Pasco County is mapping out its greenways, trails and blueways to preserve more of natural, wild Florida, and to give residents more opportunities for outdoor activities.
Increasingly, that brings into conflict choices between public access and private property rights.
Pasco County commissioners grappled with the issue at a May 17 workshop.
Commissioners are searching for answers on how to sort out some unique land use priorities in establishing a master plan for a county trails network.
County staff are updating policies and a map that would be adopted as part of long range planning for the trails network. The map includes planned and conceptual trails, as well as existing trails, and already has the approval of the Pasco County Metropolitan Planning Organization.
But words carry meaning, and commissioners didn’t like the language of a proposed ordinance that struck out the word “new” in front of the word “development.”
It set off alarm bells on how existing development projects would be treated as the trails network is knit together.
“You’re not going to require existing developers to go back and upgrade to new standards,” said Pasco County Chairwoman Kathryn Starkey.
“I think it opens up a can of worms,” said Pasco County Commissioner Mike Moore.
While there is an increasing interest in recreation and exercise, Pasco County Commissioner Ted Schrader said, “I’m always concerned about unintended consequences. I just want some clarity on what the real intent is so we don’t have those unintended consequences. I support the idea of providing more recreation and trails.”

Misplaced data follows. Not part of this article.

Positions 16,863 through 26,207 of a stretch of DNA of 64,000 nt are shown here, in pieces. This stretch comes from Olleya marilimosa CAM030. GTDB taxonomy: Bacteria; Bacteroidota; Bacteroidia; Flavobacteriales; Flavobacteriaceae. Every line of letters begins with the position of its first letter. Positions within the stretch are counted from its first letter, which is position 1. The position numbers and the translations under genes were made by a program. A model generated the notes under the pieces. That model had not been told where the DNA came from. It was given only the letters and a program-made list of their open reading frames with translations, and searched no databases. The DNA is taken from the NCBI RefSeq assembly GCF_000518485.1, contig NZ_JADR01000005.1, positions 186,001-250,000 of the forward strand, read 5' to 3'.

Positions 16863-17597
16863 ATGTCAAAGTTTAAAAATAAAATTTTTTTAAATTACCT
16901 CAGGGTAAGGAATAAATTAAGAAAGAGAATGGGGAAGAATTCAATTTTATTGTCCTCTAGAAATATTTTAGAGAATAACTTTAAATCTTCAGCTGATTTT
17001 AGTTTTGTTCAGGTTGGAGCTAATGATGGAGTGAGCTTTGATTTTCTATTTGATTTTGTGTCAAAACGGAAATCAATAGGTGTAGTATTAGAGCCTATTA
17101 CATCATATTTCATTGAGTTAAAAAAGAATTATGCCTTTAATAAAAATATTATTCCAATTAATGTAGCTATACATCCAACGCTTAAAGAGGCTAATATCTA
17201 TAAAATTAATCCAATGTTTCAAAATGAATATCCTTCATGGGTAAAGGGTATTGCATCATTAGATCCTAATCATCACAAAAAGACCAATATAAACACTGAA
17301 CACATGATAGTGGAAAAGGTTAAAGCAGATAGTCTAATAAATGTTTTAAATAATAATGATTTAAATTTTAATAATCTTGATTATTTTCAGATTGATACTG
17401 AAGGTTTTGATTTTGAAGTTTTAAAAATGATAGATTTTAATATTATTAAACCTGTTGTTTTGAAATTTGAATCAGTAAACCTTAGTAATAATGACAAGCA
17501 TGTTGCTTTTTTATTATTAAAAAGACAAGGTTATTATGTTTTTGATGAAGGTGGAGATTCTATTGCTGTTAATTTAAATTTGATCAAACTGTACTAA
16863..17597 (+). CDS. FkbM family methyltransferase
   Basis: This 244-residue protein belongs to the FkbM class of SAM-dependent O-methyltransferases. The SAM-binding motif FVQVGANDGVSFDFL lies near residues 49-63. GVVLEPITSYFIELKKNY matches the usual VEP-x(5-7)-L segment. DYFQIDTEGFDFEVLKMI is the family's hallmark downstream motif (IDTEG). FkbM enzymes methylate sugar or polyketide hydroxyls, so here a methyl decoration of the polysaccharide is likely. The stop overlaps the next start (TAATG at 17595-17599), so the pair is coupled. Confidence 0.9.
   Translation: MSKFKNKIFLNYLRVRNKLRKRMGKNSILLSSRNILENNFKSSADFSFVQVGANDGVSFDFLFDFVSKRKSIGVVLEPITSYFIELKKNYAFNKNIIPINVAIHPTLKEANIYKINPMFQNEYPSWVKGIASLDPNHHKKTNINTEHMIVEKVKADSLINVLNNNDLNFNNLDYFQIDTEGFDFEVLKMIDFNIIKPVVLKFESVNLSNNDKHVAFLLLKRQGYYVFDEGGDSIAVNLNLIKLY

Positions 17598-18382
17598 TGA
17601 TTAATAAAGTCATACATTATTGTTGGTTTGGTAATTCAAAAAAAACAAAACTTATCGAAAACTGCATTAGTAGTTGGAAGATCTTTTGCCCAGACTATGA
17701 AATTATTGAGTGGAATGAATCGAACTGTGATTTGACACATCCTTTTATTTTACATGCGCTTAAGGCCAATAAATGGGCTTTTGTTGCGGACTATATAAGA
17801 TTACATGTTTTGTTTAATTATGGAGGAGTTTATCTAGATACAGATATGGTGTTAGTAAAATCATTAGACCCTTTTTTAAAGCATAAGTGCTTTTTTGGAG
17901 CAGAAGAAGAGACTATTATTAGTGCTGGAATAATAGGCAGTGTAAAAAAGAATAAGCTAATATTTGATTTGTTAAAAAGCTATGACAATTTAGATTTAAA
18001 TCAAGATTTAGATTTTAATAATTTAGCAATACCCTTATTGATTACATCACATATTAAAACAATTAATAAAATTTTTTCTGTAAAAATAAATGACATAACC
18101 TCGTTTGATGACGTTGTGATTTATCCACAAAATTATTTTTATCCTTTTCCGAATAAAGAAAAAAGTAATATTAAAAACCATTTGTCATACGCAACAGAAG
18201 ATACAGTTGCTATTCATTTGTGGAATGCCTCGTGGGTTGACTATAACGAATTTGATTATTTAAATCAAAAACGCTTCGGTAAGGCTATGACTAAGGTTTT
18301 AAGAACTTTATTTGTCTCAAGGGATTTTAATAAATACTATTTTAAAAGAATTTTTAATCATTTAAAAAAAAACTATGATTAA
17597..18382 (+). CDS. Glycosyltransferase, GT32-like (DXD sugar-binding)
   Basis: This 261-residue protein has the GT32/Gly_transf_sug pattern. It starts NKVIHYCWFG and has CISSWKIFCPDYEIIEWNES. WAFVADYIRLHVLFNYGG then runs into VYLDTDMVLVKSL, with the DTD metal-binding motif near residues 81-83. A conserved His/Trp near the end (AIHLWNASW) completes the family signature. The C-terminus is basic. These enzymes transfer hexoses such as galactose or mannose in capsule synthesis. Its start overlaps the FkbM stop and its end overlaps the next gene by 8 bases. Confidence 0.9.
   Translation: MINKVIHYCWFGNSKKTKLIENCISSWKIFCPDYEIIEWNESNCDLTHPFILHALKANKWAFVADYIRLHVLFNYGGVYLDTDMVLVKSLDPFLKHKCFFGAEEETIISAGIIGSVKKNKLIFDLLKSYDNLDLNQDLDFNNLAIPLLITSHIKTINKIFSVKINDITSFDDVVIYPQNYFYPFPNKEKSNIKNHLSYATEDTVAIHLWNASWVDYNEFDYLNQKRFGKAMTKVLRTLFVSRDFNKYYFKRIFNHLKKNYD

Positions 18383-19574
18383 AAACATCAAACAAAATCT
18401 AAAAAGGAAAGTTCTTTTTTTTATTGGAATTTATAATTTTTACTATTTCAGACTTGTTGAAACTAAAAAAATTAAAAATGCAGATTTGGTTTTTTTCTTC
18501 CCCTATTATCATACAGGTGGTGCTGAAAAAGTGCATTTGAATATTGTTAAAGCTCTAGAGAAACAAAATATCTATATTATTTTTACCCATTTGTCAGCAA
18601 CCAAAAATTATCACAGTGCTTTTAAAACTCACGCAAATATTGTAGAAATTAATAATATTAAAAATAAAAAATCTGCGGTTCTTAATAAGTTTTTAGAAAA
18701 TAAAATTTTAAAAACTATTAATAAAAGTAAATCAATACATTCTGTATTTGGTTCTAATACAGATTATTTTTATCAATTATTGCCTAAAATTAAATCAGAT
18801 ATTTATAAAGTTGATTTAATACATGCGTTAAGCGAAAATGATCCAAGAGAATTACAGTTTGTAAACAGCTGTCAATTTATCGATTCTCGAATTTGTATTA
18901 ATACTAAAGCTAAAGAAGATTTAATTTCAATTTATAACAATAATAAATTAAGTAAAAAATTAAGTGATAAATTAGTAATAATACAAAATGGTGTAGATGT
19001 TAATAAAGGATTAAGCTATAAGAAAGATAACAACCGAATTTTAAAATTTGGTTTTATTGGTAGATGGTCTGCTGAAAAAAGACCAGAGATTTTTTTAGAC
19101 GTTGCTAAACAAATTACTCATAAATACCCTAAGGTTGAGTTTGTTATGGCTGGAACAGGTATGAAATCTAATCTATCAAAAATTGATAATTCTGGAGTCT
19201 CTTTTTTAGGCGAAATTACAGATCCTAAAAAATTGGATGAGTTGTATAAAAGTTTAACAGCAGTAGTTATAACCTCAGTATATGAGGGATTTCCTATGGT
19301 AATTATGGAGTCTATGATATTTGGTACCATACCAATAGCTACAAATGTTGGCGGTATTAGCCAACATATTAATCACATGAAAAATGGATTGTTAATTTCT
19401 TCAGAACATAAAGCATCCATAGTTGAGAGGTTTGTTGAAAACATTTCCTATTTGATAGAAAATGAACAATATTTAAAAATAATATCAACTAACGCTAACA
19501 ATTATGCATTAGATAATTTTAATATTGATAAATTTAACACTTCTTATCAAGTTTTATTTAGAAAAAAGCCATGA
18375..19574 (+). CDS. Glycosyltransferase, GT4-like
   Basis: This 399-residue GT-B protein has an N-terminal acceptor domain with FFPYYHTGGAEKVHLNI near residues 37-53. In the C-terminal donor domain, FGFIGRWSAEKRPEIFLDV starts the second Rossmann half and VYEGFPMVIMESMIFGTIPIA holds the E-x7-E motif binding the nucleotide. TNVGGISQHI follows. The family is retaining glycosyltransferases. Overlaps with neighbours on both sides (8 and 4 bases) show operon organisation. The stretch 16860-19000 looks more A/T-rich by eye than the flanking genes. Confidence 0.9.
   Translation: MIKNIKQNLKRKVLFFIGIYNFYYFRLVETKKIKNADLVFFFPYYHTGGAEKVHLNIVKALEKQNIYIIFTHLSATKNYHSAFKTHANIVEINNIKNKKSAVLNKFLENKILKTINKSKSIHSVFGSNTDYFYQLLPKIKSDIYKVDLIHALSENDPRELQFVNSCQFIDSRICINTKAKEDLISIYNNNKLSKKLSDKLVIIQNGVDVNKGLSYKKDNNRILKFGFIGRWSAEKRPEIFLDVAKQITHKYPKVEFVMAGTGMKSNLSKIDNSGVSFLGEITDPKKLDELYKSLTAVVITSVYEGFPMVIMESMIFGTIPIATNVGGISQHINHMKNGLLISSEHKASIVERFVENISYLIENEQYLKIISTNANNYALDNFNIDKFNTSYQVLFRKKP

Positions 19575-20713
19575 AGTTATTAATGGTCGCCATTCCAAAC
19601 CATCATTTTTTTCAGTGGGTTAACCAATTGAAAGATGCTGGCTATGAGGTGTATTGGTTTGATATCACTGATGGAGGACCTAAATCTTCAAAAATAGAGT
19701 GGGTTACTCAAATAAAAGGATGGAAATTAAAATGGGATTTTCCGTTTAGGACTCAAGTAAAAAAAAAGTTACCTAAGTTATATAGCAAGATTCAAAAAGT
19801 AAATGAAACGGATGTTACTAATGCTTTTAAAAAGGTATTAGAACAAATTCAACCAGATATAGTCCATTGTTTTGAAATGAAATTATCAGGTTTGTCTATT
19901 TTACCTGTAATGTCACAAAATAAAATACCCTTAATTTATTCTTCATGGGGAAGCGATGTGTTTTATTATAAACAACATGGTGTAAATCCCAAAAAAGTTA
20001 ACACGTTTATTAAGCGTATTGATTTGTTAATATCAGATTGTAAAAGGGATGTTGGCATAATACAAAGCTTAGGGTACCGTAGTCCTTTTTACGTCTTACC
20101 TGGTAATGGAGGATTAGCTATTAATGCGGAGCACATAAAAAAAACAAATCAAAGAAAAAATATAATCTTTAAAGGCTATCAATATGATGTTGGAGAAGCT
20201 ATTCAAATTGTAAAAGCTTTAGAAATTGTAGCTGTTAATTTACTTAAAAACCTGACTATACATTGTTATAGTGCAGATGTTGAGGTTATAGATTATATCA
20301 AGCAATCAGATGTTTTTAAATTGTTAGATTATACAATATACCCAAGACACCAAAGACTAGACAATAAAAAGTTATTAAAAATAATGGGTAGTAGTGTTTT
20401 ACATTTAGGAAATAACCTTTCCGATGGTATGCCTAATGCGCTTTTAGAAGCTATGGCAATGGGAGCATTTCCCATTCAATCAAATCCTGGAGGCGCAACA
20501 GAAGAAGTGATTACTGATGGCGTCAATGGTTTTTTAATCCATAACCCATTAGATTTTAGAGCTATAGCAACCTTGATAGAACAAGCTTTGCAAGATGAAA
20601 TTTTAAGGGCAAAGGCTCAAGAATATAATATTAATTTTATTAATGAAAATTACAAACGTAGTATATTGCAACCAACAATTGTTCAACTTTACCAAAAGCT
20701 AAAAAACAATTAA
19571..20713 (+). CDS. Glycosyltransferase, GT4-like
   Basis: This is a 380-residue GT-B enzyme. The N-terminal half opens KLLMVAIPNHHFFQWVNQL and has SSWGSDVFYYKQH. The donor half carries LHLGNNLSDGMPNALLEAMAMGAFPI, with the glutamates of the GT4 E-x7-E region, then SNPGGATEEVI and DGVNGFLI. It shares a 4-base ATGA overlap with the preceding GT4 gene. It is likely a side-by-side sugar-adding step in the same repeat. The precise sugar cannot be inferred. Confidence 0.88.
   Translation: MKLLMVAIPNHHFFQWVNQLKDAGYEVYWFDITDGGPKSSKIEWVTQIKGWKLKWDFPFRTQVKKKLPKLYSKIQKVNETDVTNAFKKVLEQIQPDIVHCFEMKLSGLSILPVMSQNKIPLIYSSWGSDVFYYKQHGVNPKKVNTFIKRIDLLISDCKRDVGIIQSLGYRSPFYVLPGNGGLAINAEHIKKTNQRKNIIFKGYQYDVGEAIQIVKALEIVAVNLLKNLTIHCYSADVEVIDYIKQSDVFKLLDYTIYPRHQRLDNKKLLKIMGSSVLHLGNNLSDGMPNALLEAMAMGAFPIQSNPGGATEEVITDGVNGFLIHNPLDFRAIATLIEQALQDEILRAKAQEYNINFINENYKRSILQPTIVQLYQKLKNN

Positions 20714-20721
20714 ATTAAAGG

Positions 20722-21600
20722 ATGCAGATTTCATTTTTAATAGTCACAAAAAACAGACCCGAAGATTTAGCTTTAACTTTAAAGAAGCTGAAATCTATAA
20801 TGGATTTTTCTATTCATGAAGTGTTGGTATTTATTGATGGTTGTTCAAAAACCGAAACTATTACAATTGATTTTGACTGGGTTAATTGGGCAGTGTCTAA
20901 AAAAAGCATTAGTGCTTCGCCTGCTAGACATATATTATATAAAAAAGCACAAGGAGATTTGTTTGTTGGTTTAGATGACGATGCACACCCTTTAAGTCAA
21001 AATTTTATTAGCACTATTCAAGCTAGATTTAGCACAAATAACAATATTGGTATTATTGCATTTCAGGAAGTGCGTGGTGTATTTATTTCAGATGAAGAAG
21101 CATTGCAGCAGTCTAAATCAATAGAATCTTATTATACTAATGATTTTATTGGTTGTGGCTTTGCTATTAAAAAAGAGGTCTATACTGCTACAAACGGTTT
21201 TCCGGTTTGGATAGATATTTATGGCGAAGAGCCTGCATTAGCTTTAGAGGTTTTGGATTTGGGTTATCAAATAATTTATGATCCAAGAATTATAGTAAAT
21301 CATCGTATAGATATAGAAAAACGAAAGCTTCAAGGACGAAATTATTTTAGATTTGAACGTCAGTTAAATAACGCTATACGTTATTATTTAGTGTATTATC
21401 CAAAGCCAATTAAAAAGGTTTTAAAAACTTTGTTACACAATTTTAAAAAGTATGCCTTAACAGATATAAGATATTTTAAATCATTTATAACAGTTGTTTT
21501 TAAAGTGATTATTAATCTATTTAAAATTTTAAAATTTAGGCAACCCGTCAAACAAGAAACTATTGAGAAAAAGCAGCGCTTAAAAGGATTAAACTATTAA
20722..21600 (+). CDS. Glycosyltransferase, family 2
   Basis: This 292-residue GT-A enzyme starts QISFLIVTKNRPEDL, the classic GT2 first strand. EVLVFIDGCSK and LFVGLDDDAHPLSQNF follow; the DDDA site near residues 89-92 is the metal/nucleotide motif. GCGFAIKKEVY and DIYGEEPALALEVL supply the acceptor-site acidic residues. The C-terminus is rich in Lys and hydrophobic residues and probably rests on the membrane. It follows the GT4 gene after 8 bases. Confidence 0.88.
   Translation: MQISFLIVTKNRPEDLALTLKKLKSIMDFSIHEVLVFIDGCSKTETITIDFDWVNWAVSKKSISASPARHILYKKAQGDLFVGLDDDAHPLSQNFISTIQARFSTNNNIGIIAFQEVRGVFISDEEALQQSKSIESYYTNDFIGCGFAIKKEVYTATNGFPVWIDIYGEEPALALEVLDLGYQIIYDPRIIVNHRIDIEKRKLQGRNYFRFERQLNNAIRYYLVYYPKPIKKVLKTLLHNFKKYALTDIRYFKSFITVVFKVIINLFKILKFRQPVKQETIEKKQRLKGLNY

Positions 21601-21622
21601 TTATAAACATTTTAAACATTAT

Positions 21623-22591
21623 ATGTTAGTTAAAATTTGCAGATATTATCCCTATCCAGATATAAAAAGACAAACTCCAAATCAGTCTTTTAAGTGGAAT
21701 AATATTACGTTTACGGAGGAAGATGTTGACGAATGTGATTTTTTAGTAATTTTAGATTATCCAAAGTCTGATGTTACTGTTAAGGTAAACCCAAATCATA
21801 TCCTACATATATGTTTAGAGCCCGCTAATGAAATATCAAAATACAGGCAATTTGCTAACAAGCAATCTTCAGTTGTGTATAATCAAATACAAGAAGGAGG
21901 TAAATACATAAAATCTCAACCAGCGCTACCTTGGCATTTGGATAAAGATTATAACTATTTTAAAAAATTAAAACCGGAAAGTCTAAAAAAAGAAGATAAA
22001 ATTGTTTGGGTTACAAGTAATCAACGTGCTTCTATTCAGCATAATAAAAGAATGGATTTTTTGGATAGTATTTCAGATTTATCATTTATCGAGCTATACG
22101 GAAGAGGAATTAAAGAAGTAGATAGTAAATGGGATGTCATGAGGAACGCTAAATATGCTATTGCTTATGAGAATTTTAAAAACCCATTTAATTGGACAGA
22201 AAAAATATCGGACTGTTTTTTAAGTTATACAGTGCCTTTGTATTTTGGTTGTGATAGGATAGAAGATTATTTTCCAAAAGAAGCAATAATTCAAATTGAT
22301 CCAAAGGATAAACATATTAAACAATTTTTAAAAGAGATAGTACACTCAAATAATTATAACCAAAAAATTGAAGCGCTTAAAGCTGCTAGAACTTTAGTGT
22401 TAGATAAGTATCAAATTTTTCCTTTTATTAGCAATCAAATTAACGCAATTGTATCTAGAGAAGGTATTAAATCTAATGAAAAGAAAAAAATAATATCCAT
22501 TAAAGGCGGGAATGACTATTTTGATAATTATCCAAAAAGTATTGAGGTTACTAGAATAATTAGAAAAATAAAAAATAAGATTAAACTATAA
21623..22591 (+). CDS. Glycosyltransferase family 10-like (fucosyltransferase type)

Pasco County Administrator Michele Baker said county staff is in early stages of drafting the ordinance, which would deal with policy. The regulatory process then would be the next step, she said.
“We haven’t started crafting the language yet,” Baker said.
Starkey said a “hierarchy” of trails should be identified. “We need to clearly define where are the master trails.”
Some of the lines on the map are ideas of where trails might go, and can be moved, she said. “We’re trying to get from (point) A to (point) B. We’re not going to take someone’s property to do it. We need to make sure that’s plugged in there.”
Many gated communities provide trails as amenities for their residents, said Allen Howell, the county’s senior planner for bicycles and pedestrians.
“Not all trails are publicly accessible,” he said.
The county’s trails network will be developed as part of area road projects, Penny for Pasco projects, the Sun Trail projects and private development.
Schrader said the marketplace would likely determine when and how private developers want to participate in the trails network, and when public access would be allowed.
Public comment wasn’t taken at the workshop, but land use attorney Clarke Hobby spoke briefly to commissioners, suggesting “softer” language was needed for the ordinance.
Afterward, Hobby said the county’s intent with the ordinance “isn’t clear.”
He suggested the county adopt its regulations for the trails creation before adopting a new map. “No one is against trails,” he said.
But, he pointed out one trail line on the current, proposed map cuts through private property in northeast Pasco that was bought 25 years ago.
Published June 1, 2016